Phrasing derived from the Supreme Constitutional Court’s rulings on challenge no. 77 of judicial year 19, Technical Office 8, session of February 7, 1988, page 1165, and challenge no. 2 of judicial year 15, Technical Office 8, session of January 4, 1997, page 241.
 Defense memorandum presented by the Egyptian Initiative for Personal Rights before the Court of Administrative Justice in the session of October 19, 2013, in cases no. 60155 and 61084 of judicial year 66, which were filed to block Google.
 The State Commissioners Authority is one of the branches of the judicial departments in the State Council. It prepares the case and readies it for pleading. It does so by writing a report including the facts of the dispute and the legal grounds that the parties rely upon. It then discusses the facts and grounds by presenting a legal opinion on the dispute’s subject-matter, ending with the conclusion that it advises the court to consider when issuing the ruling.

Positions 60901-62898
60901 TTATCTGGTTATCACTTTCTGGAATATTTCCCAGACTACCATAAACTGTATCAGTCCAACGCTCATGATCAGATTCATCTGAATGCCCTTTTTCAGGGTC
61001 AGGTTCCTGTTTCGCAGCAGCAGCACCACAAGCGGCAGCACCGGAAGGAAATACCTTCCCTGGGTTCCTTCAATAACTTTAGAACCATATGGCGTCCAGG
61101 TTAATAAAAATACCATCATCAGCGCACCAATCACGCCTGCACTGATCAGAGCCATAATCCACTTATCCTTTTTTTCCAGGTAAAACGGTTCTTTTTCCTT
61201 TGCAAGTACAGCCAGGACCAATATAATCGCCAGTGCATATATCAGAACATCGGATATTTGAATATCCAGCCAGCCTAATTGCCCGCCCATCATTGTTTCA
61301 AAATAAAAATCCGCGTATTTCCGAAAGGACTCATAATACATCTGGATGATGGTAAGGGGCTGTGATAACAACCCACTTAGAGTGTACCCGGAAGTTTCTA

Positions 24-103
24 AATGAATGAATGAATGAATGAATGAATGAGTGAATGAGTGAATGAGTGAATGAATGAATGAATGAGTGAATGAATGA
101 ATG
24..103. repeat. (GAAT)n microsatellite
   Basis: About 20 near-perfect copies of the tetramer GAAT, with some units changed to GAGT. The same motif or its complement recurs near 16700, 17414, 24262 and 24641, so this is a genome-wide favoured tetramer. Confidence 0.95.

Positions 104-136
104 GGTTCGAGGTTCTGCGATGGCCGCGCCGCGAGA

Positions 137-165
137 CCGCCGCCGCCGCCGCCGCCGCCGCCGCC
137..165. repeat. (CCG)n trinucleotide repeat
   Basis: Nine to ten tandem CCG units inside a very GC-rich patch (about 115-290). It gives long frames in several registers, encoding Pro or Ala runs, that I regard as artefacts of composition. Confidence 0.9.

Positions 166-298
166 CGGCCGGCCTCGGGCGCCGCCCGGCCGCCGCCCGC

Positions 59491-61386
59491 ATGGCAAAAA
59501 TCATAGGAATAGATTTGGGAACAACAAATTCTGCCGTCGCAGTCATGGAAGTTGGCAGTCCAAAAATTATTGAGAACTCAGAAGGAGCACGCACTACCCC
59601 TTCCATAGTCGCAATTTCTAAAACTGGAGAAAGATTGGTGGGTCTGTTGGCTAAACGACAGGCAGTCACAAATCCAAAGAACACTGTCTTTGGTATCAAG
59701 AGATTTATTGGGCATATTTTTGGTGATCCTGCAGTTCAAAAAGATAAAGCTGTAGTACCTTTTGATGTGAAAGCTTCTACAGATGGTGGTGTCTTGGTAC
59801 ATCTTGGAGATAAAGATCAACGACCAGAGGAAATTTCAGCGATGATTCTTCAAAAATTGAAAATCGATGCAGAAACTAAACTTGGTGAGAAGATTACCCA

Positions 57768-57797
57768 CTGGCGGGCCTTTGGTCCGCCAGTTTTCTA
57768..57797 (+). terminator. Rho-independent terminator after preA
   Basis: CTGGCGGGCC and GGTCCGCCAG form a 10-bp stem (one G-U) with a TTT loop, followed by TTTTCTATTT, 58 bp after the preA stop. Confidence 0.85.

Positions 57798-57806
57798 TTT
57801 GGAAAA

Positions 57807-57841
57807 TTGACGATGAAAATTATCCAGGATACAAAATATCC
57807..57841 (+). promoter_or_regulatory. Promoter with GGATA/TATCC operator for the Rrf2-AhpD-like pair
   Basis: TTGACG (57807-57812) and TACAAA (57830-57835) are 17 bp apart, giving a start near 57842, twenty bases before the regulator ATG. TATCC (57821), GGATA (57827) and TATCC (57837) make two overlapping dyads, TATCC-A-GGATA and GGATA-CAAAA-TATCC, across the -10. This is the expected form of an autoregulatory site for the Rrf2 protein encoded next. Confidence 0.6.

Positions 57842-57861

“YouTube under new pressure over anti-Muslim Film”, BBC News, September 19, 2012.
 Google had a sub-headquarters in Egypt while this case was being examined. It appeared via a lawyer in cases 60155 and 61084 of judicial year 66, which were filed to block Google’s website because it “displayed the film offensive to the Prophet”, as those who filed them alleged.
 Paragraph 2 of Article 1 of Civil Law no. 131 of 1948.
 As determined by the Supreme Administrative Court in its ruling to block YouTube.